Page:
Attempts at restricting people’s mobility to control the spread of COVID-19 may be effective only for a short period, researchers said. A new study examines people’s mobility for seven months during the pandemic in the United States using publicly available, anonymized mobile phone data.
Reported in the Journal of Transport Geography, the study alerts authorities to the need for more manageable travel restrictions and policies that reduce COVID-19 exposure risk to essential workers – who, because they are required to be physically present at their workplaces, remained highly mobile during the pandemic.
The longitudinal study is one of the first to compare mobility data using a broad range of people over an extended period, rather than a cross section of data from a single point in time, the researchers said.
"The longitudinal approach allowed us to differentiate between two distinct waves over our study period: a first wave from March to June and a second wave from June to September,” said Junghwan Kim, a graduate student in geography and geographic information science at the University of Illinois Urbana-Champaign who led the research with Mei-Po Kwan, a geography professor at The Chinese University of Hong Kong and Kim’s doctoral advisor. “This approach also allowed us to look for relationships between mobility change and various social, spatial, policy and political factors.”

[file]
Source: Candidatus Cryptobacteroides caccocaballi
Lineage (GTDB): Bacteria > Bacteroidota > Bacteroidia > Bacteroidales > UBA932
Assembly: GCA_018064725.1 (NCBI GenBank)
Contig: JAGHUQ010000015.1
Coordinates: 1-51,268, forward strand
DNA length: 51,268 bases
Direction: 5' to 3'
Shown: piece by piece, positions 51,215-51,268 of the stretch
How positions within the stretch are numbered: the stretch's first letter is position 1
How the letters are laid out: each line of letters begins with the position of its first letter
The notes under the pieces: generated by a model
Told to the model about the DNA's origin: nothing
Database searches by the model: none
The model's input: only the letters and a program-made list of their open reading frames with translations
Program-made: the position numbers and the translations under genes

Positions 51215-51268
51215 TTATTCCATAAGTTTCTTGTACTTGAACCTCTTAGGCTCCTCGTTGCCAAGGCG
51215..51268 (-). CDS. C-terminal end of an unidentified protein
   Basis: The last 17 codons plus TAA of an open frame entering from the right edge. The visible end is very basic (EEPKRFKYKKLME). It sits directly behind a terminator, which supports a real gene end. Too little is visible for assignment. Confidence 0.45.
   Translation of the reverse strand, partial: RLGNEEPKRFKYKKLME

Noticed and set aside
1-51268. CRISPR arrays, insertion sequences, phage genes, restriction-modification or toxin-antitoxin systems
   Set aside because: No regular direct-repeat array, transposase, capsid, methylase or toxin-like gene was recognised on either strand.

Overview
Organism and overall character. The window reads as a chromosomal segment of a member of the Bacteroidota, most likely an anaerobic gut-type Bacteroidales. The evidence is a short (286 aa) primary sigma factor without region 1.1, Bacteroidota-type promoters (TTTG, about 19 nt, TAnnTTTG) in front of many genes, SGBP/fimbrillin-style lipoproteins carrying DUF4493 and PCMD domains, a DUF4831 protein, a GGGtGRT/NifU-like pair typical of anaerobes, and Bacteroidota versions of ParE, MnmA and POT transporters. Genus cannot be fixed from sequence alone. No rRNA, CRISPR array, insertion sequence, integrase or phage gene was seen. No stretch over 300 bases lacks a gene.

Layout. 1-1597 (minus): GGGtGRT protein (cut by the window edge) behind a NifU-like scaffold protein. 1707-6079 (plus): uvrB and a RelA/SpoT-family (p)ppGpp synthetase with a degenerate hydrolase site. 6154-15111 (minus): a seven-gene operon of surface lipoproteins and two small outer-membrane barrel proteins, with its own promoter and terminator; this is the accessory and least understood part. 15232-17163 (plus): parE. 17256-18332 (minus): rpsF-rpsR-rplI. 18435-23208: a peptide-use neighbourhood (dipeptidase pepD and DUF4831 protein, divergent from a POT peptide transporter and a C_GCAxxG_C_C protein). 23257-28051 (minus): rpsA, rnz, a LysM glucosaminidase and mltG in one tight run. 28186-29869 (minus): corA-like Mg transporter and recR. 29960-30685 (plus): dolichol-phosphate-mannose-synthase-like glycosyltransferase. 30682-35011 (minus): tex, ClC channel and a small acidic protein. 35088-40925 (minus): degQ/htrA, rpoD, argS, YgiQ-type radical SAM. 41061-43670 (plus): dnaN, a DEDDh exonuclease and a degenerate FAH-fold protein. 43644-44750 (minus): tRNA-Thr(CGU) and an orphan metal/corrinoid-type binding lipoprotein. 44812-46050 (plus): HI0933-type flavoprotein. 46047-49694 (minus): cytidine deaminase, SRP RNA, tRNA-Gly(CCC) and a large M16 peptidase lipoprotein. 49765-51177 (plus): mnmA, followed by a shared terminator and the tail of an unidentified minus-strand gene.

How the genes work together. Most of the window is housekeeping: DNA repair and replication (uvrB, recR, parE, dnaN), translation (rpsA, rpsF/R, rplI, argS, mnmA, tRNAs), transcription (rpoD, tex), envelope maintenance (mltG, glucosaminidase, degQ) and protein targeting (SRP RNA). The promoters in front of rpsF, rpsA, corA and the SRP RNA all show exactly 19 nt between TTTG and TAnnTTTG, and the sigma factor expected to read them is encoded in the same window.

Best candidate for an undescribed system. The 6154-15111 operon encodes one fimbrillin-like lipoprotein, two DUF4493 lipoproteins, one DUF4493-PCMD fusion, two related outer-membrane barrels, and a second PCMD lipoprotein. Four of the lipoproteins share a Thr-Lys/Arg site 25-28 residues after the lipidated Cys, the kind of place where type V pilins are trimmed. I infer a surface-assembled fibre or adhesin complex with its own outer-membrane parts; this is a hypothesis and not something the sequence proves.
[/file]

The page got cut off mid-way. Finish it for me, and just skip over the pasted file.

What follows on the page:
The study used mobile device data from 2,639 of the 3,000 U.S. counties, excluding those with too little data, those with excessively high mobility levels and those with incomplete demographic data.
“We found that, overall, mobility declined sharply in March and April but quickly recovered to the pre-pandemic mobility levels from April through June, forming a V-shaped data curve,” Kim said. “During the second wave that occurred between June and September, we saw very little change in mobility despite the COVID-19 pandemic becoming more severe.”